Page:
Monday evening Labour, Conservative and Liberal Democrat representatives met for the third time to discuss science policy issues in advance of the upcoming U.K. Parliamentary election. It was the same cast on stage: Lord Drayson (Labour), MP Adam Afriyie (Conservatives), and MP Dr. Evan Harris (Liberal Democrats). The Royal Society of Chemistry played host to the debate, which took place in the House of Commons. You can watch the 2.5 hour debate online.
From my distant vantage point in the U.S., and limited exposure to media coverage, it seems that this debate was more financially oriented than the other two (or at least grabbed the attention of the media the most). So Sarewitz’s maxim that American science policy is usually science budget policy may have some validity across the pond. The fences of the title are the ‘ring-fences’ intended to ring off science funding from prospective cuts. That’s always an adjustment for those in the U.S. who aren’t familiar with cuts, but decreases in the rate of increase.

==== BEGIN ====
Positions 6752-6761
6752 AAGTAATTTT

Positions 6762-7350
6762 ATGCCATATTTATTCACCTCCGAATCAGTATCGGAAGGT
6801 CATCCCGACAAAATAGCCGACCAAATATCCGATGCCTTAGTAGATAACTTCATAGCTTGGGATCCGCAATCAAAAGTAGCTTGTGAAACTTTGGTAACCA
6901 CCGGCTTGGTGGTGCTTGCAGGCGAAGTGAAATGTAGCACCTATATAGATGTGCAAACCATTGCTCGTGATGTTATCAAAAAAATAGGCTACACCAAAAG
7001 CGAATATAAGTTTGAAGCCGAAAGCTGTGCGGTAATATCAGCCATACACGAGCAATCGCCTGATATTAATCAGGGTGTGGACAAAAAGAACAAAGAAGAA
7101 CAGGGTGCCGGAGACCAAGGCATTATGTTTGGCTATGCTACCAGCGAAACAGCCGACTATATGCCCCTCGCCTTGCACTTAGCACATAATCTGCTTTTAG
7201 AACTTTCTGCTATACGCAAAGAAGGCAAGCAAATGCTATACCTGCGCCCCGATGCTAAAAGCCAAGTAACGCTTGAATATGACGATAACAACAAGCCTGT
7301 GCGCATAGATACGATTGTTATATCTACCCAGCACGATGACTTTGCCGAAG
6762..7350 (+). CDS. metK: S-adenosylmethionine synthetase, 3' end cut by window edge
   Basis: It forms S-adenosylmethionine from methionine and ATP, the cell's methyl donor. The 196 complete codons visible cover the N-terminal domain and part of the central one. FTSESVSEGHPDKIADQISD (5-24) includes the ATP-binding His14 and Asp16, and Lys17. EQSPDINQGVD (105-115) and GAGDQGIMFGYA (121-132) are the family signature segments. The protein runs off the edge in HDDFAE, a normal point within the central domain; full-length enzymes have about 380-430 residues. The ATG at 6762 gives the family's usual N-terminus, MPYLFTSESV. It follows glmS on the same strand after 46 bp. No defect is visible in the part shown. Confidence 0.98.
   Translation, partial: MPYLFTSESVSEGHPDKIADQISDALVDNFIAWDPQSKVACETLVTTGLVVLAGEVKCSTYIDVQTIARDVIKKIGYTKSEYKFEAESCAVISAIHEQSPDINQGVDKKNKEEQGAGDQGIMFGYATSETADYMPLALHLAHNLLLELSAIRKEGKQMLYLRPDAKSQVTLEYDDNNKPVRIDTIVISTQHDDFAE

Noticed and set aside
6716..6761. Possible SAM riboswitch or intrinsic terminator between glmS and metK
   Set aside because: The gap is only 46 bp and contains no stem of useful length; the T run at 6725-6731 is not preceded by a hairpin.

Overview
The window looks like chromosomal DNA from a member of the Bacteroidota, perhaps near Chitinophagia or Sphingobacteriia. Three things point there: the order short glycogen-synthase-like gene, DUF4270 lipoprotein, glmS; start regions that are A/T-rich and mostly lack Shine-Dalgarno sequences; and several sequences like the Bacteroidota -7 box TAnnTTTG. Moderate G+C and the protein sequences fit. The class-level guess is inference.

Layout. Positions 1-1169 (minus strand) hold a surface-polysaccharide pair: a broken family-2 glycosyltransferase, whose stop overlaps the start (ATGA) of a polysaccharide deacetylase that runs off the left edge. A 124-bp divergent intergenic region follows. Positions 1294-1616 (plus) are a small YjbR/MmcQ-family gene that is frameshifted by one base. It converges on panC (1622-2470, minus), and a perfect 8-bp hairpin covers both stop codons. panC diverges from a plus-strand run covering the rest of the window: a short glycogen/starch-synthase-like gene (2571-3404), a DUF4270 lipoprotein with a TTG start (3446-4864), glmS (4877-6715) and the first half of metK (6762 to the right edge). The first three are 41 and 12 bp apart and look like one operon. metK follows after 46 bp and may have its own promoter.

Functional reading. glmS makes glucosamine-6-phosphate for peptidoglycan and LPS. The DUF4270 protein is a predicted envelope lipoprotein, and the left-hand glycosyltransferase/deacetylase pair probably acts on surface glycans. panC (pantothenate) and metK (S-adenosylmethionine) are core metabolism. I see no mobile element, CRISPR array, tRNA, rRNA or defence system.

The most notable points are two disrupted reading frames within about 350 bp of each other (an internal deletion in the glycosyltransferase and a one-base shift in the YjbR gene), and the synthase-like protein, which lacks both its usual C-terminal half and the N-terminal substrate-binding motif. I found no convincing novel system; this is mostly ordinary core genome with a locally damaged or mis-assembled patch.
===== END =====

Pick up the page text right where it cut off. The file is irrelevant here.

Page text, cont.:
I guess the focus was understandable, given two reports released earlier in the day advocating for more U.K. investment in scientific research. But the political struggle over funding is perhaps the least ‘scientific’ of all the political and policy arguments that scientists and science supporters are engaged in. In competing for resources, any ‘expert’ knowledge brought to bear can be more easily countered by the expert knowledge provided by those arguing for resources to be sent to them. At least the other two debates saw some discussion of issues that are more specific to science.
Give this some thought – the idea for science debates in the U.S. was in part to increase awareness of the importance of science in political and policy issues. Budget arguments have the changes of making science seem ordinary. Perhaps realistic, but not the best public relations move.